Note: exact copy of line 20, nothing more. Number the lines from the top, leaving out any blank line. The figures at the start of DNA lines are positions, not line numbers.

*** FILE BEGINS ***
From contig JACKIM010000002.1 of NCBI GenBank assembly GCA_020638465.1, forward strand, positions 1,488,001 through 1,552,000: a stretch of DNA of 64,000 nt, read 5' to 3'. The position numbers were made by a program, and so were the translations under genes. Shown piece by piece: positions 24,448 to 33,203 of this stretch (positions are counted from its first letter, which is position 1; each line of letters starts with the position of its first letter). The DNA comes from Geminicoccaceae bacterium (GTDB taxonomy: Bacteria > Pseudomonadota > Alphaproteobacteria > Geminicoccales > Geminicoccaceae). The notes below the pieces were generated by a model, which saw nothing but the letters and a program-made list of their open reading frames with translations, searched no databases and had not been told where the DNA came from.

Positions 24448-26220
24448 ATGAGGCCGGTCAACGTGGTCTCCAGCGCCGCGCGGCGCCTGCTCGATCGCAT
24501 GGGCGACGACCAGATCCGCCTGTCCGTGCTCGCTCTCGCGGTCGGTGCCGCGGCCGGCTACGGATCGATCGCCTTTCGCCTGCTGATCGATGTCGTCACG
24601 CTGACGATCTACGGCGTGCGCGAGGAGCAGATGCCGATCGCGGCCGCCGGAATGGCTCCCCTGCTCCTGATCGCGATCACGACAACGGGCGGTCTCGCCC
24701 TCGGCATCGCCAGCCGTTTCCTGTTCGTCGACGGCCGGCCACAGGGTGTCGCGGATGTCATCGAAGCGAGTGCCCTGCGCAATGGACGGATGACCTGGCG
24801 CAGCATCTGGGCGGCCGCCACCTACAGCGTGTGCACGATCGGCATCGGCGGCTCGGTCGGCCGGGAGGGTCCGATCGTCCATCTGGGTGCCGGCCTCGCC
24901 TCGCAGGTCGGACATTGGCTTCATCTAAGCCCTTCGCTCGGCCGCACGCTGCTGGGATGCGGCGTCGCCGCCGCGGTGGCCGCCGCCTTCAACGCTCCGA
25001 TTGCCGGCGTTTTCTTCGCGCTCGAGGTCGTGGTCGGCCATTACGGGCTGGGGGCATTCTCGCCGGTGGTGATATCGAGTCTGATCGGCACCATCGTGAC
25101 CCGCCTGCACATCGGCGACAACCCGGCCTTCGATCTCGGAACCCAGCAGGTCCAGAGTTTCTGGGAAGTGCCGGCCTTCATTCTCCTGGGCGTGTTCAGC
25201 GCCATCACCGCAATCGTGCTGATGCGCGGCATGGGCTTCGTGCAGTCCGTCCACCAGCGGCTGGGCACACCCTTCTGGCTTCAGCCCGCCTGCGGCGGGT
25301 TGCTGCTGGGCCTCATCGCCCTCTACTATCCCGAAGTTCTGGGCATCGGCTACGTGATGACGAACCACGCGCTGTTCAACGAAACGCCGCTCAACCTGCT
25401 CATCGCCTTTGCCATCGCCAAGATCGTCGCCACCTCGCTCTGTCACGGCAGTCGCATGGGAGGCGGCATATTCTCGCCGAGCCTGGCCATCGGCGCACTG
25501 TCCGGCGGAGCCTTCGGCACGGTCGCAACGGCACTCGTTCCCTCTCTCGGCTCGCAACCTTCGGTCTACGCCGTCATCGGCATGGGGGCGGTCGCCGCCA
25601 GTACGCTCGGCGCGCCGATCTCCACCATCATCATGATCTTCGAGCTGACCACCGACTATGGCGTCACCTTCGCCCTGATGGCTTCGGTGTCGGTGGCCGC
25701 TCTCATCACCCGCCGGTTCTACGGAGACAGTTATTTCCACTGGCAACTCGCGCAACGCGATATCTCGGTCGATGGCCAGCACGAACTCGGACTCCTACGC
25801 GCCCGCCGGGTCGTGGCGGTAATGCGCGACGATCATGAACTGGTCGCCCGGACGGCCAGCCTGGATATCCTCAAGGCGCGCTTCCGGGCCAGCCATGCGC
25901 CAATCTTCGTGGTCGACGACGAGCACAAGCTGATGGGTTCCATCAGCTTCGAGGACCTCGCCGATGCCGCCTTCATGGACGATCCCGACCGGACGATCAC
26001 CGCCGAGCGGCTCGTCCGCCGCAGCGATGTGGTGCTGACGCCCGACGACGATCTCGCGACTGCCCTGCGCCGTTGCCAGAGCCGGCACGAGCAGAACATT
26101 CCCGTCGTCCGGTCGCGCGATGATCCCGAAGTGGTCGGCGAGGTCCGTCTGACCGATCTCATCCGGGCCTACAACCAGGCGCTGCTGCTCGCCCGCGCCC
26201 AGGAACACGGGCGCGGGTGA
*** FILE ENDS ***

26101 CCCGTCGTCCGGTCGCGCGATGATCCCGAAGTGGTCGGCGAGGTCCGTCTGACCGATCTCATCCGGGCCTACAACCAGGCGCTGCTGCTCGCCCGCGCCC